There’s a general feeling amongst the Smiths community that there was a great opportunity lost with the box set. I have to admit to a creeping sense of disappointment with it. It looks great and it sounds great, which is surely all that really matters, but at the eyewatering retail price (that I happily paid) I can’t help feeling a wee bit let down. I’ve lived with it since October and rather than dive in feet first with a hamfisted and potentially regretable review, I’ve waited this long before making my mind up.

It does look great. Sturdy and big, with the black shadow of the famous album cover looking righteous and regal on the front. (It is The Queen Is Dead, after all). But what was wrong with the original’s iconic racing green colour? Or the inner sleeve artwork? Where’s the Salford Lads Club image? That’s as much a part of Smiths’ heritage as the music itself. The new image, the girl wearing the Hatful Of Hollow t-shirt at the Westminster riots is a cracker. It says more than 1000 words ever could, but it’s a modern image. I get it. I appreciate why it’s there. But to include it at the expense of the original is just wrong, wrong, wrong. Perhaps Stephen Wright, the photographer that day at Salford Lads Club wanted a hefty fee for including his picture. Who knows?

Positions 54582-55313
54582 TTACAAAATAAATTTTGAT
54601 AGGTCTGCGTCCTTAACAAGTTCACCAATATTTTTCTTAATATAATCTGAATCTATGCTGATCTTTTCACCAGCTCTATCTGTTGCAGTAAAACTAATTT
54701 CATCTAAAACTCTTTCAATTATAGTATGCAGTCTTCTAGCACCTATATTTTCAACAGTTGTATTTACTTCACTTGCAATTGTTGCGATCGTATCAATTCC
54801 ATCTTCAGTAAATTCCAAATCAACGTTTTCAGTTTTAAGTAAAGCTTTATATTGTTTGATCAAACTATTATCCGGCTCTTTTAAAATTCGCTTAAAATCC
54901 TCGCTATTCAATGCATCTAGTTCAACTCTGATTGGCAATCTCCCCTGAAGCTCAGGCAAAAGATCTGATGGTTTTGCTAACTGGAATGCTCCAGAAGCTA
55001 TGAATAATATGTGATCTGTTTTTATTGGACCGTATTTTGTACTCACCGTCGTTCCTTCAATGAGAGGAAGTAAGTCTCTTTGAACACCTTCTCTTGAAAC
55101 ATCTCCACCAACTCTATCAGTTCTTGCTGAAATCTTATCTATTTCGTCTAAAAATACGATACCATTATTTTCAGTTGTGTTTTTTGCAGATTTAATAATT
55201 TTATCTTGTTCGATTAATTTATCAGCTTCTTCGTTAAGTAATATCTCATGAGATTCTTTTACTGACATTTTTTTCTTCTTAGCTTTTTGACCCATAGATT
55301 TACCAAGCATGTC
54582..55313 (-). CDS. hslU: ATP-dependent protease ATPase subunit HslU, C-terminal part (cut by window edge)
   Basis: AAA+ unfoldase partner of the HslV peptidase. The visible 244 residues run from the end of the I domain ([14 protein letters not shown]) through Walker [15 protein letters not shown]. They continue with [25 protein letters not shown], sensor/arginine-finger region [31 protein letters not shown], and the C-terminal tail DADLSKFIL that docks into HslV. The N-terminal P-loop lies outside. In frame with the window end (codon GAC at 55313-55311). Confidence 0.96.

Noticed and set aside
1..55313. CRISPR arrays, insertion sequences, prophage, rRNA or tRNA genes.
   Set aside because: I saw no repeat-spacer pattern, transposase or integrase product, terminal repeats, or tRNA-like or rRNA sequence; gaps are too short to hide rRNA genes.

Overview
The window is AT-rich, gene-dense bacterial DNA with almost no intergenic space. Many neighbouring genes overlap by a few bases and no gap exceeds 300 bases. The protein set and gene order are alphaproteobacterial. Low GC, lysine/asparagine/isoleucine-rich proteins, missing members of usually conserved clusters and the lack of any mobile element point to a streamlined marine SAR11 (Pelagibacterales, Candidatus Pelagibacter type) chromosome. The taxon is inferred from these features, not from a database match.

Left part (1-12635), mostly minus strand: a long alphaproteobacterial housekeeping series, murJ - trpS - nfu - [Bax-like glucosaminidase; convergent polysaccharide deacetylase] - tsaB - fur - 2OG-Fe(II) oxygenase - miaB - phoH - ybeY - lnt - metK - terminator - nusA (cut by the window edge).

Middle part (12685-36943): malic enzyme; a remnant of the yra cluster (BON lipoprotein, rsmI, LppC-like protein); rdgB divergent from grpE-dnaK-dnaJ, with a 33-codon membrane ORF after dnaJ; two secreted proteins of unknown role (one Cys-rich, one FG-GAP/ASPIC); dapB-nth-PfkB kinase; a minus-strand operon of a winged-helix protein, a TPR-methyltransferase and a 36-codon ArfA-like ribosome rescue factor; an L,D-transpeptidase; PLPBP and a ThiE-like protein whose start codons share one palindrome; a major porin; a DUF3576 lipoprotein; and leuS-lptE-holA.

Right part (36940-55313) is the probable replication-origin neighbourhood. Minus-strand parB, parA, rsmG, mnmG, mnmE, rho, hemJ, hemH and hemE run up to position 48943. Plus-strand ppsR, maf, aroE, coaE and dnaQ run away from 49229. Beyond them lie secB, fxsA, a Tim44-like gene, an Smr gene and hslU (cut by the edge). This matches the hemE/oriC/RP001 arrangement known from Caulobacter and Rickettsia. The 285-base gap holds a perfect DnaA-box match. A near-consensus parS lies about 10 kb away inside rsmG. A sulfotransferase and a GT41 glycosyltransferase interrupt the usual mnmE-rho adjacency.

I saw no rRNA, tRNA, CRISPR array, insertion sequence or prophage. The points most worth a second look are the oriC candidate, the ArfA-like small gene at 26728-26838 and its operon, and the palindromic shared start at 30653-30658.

And what about sleevenotes? Most box sets of this gravitas carry an extended essay from one or more of the makers and shakers. The Queen Is Dead has nothing. Smiths geeks such as myself love eeking out new information. When Mike Joyce told me a few months ago about the colour of shirt Morrissey was wearing when he recorded I Know It’s Over, well, stone me! I had to lie down in a darkened room for over 4 minutes. It’s mindless minutae to some but total treasure to me. And I’m far from alone in Smithdom. Where were the pictures of the recording sessions? The Smiths larking about with half-filled tea cups? Andy Rourke making bunny ears behind Morrissey’s untoppable quiff? They just weren’t there. That’s what was disappointing.